So let's check.


We'll go back to 1928 and go long the S&P whenever its rising 10-week moving average crosses above its rising 30-week average, and then sell when the 10-week falls back below the 30-week.  Then we'll reverse those conditions for short trades.


Here are the results of going long on a bullish crossover:


Net Profit/Loss:  +1,253 points (versus +1,074 for buy-and-hold)

Winning %:  58%

Average Winner:  11.2%

Average Loser:  -4.6%

Maximum Drawdown:  -236 points (versus -878 for buy-and-hold)


Most trend-following strategies, especially using moving averages, have a very low winning percentage.  They can still be profitable since they catch the really big trends, but often the numerous whipsaws just aren't worth the trouble.


This strategy has been better than most others.  The winning percentage is actually above 50%, which is unusual, and the average winner is more than twice as large as the average loser.


Overall, it beat buy-and-hold handily, which is hard to do, and all while cutting the maximum drawdown one would have suffered by more than 60%, which is excellent.


For reference, here are the past 30 years' worth of buy signals.








01/04/80 -5.6% -11.5% 12.9%
06/27/80 14.8% -2.1% 22.4%
04/24/81 -4.8% -5.4% 1.1%
09/17/82 32.5% -2.0% 40.9%
08/24/84 9.4% -4.5% 17.1%
11/22/85 16.0% -0.7% 26.2%
12/05/86 0.3% -13.8% 34.5%
05/18/90 -8.8% -13.7% 4.3%
09/02/94 -2.4% -6.0% 0.8%
02/10/95 36.2% -0.4% 41.5%
09/13/96 48.3% -0.2% 75.0%
12/04/98 9.0% -3.4% 20.7%
12/03/99 2.2% -7.6% 8.3%
06/23/00 -4.3% -9.4% 6.2%
05/16/03 20.2% -3.4% 23.2%
07/08/05 4.9% -3.6% 9.5%
09/22/06 16.0% -0.2% 18.3%
10/12/07 -6.0% -10.0% 0.2%
05/22/09 23.1% -2.0% 37.5%
Average 10.6% -5.3% 21.1%


None of that does us a whole lot of good right now, though, since we're about to trigger a sell signal instead of a buy signal.


So now let's look at the reverse, and sell short the S&P on a bearish crossover.


Net Profit/Loss:  +522 points

Winning %:  43%

Average Winner:  16.2%

Average Loser:  -9.1%

Maximum Drawdown:  -323 points


It's extremely difficult to find simple trend-following strategies that are profitable on the short side when looking at equities.  Due to the long-term upward drift, the whipsaws almost always swamp the few times the strategies catch major bear markets.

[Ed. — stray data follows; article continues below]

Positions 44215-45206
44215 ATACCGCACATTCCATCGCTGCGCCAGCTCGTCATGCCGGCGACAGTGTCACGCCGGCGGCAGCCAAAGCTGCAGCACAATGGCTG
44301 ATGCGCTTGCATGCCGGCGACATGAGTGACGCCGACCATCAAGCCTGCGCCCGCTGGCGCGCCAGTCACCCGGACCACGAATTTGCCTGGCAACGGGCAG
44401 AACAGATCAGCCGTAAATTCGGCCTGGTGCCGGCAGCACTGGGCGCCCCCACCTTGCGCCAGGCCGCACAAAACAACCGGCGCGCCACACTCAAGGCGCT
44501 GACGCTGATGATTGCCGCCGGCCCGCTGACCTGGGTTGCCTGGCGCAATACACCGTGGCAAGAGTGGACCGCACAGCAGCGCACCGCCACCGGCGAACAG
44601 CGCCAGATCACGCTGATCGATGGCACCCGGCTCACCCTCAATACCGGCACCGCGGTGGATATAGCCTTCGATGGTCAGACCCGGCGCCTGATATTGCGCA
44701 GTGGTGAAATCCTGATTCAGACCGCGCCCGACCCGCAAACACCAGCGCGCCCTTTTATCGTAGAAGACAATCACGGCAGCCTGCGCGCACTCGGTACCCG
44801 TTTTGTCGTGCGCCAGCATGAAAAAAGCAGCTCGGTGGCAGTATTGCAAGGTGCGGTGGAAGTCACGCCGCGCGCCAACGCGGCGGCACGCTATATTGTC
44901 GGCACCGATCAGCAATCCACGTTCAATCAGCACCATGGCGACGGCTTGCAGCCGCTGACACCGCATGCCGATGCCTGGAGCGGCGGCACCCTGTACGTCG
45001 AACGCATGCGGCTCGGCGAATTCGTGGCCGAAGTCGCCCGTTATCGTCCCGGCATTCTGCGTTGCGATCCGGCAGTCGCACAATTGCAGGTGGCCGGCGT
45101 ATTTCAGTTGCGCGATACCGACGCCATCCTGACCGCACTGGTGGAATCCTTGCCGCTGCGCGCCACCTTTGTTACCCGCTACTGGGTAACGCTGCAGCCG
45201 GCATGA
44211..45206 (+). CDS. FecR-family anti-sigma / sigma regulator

This one, however, was responsive enough to not get whipsawed too badly.  While the winning percentage was only 42%, that's actually not too bad for a trend-following system, and it's excellent for a trend-following system that sells short.


The average winner was an impressive +16.2%, which reflects all of the dramatic bear markets that it caught.  The average loser, though, was an uncomfortable -9.1%, which happens when the market rebounds hard from short-term selloffs.


Here are the past 30 years' worth of short sales (remember, these are short trades, so a positive return means that the market declined):








04/18/80 -15.4% -17.3% 1.6%
07/02/81 4.7% -5.1% 20.6%
10/30/87 -7.0% -8.3% 12.1%
09/07/90 -3.9% -4.2% 8.9%
04/08/94 -5.3% -6.8% 1.9%
09/06/96 -3.8% -3.9% 0.0%
09/11/98 -16.6% -18.2% 8.5%
10/27/00 17.0% -4.3% 31.5%
05/10/02 13.9% -4.9% 27.1%
02/14/03 -13.1% -13.6% 5.5%
12/14/07 7.4% -2.1% 14.4%
06/27/08 30.6% -2.7% 47.8%


0.7% -7.6% 15.0%


Four of the past five signals were nicely profitable, as the market has been relatively cooperative with trend-following strategies over the past decade, moving in long, multi-year waves up and down.  During the '80s and '90s it wasn't quite so smooth, thus the numerous whipsaws during that time.


Overall, the fact that we seem to be on the verge of getting a sell signal is not a good sign, but neither is it a reason to panic.  Almost 60% of the time, the market is higher by the time the 10-week average crosses back above the 30-week.


Over the past decade, though, the market has moved in long-term cycles that have benefited strategies like this, and if that continues then obviously it's a worse sign than it was prior to the past 10 years.





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Equity Market Indicators



In mid- to late-May, we saw as many as 40% of our indicators at a bullish (for the market) and as little as 0% at a bearish one.  That was the widest spread since March 2009, though it has gotten as high as 50% - 70% at some of the true panic lows over the years.  We certainly saw enough extremes for a tradable bottom - just not a maximum reading.


Now that the market has recovered somewhat, we're getting a big spike in short-term bearish readings, but still have some lingering intermediate-term bullish ones as well.  If all plays out according to theory, then we should see a short-term dip followed by another push higher.


More history:   Short-term Score     Long-term Score    Indicators At Extremes



* New extreme

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Bonds, Commodities and Currencies - Updates and Extremes


Nothing notable for today.


Jason Goepfert

Founder, Sundial Capital Research, Inc.